7. Boys may come and go but your girlfriends are forever.
One of Leslie’s defining characteristics is her intense devotion to all of her friends, especially to her best friend Ann. She sets a best friend standard that we all should live by that includes always being prepared with thoughtful gifts and celebrating the wonderful women in your life with Galentine’s Day.
8. Be your own biggest cheerleader.
You can’t always rely on other people to cheer you on. This could be because they have their own ulterior motives or simply because they are not you and don’t always know when you need a pick-me-up. Leslie teaches us that sometimes you have to be your own cheerleader because only you truly know what you need to hear and when you need to hear it.
9. Don’t waste your time on people who mistake passionate for annoying.
This is something women deal with all of the time. People equate someone who is passionate and determined with someone who is annoying. Of course, as Leslie notes, this is absolutely not true, and you shouldn’t change your actions for fear that some may find you annoying.
10. Your actions today affect your success tomorrow. (Also, you don’t need drugs to have a good time. You just need a really, really good brownie.)
Leslie knows that if you really want to be successful one day, you have to constantly be aware of the choices you make and how they might affect you in the future. This by no means you can’t have a good time. There are plenty of ways to be fun and exciting that won’t cause a scandal when you’re running the country one day (side note: your definition of what is acceptable and unacceptable is the only definition you should be basing your decisions on).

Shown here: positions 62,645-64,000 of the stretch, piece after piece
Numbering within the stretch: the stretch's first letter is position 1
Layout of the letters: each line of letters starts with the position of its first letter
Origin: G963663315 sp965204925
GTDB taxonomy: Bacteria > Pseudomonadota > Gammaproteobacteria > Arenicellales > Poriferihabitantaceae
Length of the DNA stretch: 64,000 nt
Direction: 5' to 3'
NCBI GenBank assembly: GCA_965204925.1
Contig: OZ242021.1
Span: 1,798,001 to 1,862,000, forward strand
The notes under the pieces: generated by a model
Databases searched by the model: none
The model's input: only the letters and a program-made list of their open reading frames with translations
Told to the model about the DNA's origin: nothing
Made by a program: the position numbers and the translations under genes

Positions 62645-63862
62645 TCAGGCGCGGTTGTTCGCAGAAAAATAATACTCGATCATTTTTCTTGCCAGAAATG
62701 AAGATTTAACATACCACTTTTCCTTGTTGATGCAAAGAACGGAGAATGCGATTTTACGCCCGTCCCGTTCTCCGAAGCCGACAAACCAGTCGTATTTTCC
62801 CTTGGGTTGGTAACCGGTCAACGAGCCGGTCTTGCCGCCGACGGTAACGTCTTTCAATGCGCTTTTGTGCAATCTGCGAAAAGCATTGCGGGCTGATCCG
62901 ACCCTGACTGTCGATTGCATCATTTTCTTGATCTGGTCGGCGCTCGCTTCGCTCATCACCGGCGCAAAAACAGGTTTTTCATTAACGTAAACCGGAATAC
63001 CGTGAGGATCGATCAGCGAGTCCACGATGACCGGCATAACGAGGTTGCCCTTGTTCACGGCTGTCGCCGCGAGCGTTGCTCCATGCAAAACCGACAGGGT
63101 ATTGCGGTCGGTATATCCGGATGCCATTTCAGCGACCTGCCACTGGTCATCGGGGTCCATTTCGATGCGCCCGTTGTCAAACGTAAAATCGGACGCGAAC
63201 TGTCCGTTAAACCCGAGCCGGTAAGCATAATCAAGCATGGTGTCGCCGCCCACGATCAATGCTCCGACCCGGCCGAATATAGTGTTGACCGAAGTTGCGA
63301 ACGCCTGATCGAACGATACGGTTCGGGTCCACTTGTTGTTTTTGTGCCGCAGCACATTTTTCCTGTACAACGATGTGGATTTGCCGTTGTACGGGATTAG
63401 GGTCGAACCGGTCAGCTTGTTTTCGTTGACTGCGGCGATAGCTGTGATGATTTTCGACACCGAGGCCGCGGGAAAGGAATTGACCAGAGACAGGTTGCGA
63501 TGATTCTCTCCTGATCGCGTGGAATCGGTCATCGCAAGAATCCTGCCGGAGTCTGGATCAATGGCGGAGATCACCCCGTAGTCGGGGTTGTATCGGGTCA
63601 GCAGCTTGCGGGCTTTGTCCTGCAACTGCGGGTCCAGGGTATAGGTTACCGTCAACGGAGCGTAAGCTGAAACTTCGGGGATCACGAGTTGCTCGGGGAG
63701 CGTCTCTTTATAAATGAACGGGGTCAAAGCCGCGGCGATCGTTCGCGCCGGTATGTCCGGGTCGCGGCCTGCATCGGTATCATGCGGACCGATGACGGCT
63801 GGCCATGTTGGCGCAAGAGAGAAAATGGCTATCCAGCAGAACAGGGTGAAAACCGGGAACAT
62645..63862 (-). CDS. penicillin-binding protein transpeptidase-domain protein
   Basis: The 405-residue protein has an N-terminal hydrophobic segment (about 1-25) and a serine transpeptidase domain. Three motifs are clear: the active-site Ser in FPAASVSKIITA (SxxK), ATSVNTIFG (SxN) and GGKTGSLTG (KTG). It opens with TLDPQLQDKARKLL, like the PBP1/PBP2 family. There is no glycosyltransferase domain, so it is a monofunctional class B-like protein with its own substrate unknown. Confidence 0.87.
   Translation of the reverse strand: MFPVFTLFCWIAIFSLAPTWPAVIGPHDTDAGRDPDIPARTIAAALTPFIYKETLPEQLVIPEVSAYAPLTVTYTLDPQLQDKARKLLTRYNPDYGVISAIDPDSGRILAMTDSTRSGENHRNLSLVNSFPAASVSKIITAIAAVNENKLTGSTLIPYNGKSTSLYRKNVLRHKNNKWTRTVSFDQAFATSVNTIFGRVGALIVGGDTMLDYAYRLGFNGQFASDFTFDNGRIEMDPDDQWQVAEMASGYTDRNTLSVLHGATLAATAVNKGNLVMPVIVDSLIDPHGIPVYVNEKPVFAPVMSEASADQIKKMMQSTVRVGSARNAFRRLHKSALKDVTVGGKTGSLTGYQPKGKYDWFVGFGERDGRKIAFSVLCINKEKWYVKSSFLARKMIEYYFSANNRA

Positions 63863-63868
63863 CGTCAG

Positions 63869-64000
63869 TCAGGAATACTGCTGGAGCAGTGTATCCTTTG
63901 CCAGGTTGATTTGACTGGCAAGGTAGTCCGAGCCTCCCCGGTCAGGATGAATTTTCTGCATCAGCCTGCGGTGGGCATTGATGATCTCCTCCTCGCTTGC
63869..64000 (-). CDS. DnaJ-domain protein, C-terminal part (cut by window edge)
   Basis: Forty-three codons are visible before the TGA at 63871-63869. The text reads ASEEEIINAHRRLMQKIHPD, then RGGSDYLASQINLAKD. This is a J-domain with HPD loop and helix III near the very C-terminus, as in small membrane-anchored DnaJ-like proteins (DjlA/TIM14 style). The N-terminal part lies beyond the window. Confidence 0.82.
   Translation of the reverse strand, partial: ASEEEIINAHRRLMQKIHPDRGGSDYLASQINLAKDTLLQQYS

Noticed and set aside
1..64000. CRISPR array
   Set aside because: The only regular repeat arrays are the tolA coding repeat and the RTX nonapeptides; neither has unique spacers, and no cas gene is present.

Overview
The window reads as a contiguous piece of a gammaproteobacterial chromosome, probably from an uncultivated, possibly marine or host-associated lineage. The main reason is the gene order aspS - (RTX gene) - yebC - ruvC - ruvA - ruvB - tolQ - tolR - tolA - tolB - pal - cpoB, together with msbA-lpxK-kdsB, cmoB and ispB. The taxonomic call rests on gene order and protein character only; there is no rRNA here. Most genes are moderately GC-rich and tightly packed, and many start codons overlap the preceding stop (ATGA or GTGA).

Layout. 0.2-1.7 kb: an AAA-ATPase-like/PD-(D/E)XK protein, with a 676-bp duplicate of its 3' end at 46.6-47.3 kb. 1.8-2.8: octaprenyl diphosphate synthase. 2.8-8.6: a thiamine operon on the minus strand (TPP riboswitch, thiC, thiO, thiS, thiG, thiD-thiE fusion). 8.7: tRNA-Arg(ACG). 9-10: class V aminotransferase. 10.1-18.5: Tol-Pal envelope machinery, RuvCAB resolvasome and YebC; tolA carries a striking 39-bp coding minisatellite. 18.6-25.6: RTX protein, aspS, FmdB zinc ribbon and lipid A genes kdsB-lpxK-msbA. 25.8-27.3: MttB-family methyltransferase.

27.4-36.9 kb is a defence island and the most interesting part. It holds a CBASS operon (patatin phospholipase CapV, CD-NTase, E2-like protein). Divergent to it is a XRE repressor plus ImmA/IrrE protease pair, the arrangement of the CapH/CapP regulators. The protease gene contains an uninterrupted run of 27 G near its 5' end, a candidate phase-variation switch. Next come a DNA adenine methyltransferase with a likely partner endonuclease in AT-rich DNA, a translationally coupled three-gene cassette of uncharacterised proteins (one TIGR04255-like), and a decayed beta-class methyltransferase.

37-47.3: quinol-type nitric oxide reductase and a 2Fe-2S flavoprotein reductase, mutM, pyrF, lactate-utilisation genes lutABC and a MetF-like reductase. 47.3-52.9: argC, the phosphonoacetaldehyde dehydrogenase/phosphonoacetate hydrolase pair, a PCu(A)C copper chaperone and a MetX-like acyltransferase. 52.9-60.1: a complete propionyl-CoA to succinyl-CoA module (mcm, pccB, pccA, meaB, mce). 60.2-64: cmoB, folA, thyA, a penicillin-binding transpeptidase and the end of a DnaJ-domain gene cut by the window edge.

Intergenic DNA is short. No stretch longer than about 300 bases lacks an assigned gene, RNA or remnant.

11. People are intimidated by strong, successful women, but that doesn’t mean you should change to please them.
This is similar to the lesson about being mistaken for being annoying. There are people in this world who for some unfathomable reason fiercely hate successful women. Don’t get down on yourself because some loser decides to criticize your body or your intelligence or whatever else about you they can attack simply because they can’t deal with the idea that a woman is more successful than they are.
12. Appreciate the present and all of the wonderful aspects of your life.
When Ben got down on one knee to propose to Leslie, she didn’t immediately start planning her dream wedding or start thinking about all of the men from her past that she could have married instead. She took the time to appreciate the amazing moment that was occurring before her. This is a lesson for all of us to stop constantly obsessing over the past or the future and enjoy what is staring us in the face in the present.
Here’s to you Leslie and here’s to a life full of waffles, strong women, miniature horses, cute butts and Galentine’s Days. Thank you for giving us so many laughs throughout the years and thank you for teaching us such valuable lessons along the way.
Cover image courtesy of Pop Fundraising.